Isaac Mizrahi: 'Peter and the Wolf', a Lesson for the Ages
Isaac Mizrahi in Peter and the Wolf at Works & Process at the Guggenheim
Photo by Richard Termine
For the past three years, fashion designer Isaac Mizrahi has joined George Manahan and the Julliard Ensemble, and a visual artist, to perform Prokofiev's Peter and the Wolf at the Guggenheim. In this exclusive post for the Carnegie Hall Blog in advance of the December 2010 performances—part of JapanNYC—he reflects on his participation and the lessons to be learned by not taking yourself too seriously.
I've been reading Peter and The Wolf for about three years now at the Guggenheim and it's one of my favorite yearly events. It satisfies the huge ham in me and it gives me something to do ... otherwise, I have too much time on my hands and that's not a good thing. I get morose and obsessive about the holidays and I end up eating too much.
Somehow knowing one has to appear before a live audience keeps things in check. Albeit an audience of mostly children who wouldn't notice a few extra holiday pounds. All the same it's good. Also, it's such a dream working with George Manahan, Jennifer Tipton, and the Julliard musicians. It's also great to be exposed to the kooky artists who do the installations which I always adore.
Speaking of time on my hands, Peter and The Wolf was something that Prokofiev wrote in a very short time. It was a kind of lark written to entertain kids. It wasn't something he killed himself over like some of his other (incredibly beautiful) symphonies or ballet scores. Yet it's something he will be remembered for probably more than anything else he ever wrote. Isn't that a lesson for the ages ... a cautionary tale? The minute you find yourself taking your work too seriously it's time to dash something off. I always like the things I work least on. I think the truest way to practice art is to procrastinate. The more you procrastinate the more you subliminally meditate about something and edit in your head. Even lounging on the couch watching the Real Housewives of New York is a form of meditation ... at least for a fashion designer. Performing Peter and The Wolf does leave me less time for the housewives and less time to procrastinate in earnest but it also cuts down the time I have to obsess about clothes and torture my design staff ... so it's a win win situation.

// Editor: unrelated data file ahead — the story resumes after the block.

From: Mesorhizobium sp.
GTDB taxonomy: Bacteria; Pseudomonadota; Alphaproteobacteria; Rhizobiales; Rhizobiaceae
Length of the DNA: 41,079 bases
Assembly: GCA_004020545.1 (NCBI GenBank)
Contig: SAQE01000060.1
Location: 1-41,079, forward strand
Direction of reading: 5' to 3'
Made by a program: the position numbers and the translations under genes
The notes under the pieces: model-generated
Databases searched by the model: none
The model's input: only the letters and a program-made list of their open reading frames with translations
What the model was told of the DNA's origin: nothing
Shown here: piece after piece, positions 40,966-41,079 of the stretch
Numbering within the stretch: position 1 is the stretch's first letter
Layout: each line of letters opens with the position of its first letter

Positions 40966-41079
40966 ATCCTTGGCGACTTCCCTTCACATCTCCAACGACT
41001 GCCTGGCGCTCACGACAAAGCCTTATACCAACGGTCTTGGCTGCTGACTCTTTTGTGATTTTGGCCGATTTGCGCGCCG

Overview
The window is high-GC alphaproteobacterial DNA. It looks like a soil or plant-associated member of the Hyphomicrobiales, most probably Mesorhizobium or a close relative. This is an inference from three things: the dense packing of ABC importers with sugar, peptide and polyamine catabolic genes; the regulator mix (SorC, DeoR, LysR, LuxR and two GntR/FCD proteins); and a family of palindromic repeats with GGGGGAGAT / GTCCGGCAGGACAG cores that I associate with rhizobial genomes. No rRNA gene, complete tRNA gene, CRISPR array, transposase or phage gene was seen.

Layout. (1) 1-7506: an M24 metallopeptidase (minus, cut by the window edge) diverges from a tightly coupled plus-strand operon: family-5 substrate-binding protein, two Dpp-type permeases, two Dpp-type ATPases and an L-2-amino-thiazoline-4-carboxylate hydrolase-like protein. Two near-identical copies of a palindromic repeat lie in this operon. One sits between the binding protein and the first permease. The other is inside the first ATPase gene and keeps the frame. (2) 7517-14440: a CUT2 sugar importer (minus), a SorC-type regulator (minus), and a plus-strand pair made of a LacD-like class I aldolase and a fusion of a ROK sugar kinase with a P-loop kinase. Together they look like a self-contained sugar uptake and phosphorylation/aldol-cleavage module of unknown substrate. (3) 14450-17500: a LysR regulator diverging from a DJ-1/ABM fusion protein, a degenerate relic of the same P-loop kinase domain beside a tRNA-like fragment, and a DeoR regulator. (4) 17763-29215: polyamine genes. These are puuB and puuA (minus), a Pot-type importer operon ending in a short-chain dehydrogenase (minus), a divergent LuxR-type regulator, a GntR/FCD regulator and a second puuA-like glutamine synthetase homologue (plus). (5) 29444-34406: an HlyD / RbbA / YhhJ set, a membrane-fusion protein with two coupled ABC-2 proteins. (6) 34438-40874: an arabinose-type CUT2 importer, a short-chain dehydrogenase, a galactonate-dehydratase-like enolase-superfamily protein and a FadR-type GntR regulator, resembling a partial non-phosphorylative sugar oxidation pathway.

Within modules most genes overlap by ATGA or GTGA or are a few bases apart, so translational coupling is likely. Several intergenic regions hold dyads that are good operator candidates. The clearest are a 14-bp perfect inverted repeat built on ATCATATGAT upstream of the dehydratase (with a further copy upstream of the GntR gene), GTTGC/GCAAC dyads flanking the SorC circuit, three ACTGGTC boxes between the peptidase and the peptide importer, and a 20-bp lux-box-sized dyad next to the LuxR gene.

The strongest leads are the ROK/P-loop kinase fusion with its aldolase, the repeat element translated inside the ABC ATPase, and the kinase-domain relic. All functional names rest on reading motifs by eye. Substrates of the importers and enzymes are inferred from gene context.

Thank the gods that the Guggenheim thought of me to do this. When I was a kid I watched the tv show that Leonard Bernstein did in which he conducted and played the narrator and I remember it being very long.
When I got the libretto I realized how much Bernstein embroidered on it. He talked and talked and added whole characters I think. There might have been a wicked witch and a toad and a mad-capped heiress in that televised version. The only live reading of this I ever saw was about ten years ago at a chamber reading of it in Bridgehampton. The narrator was Elaine Stritch and it was perfect. I think she was born to play the grandfather ... where I think my great role is the bird. I relate to that little fellow more than anyone can know.
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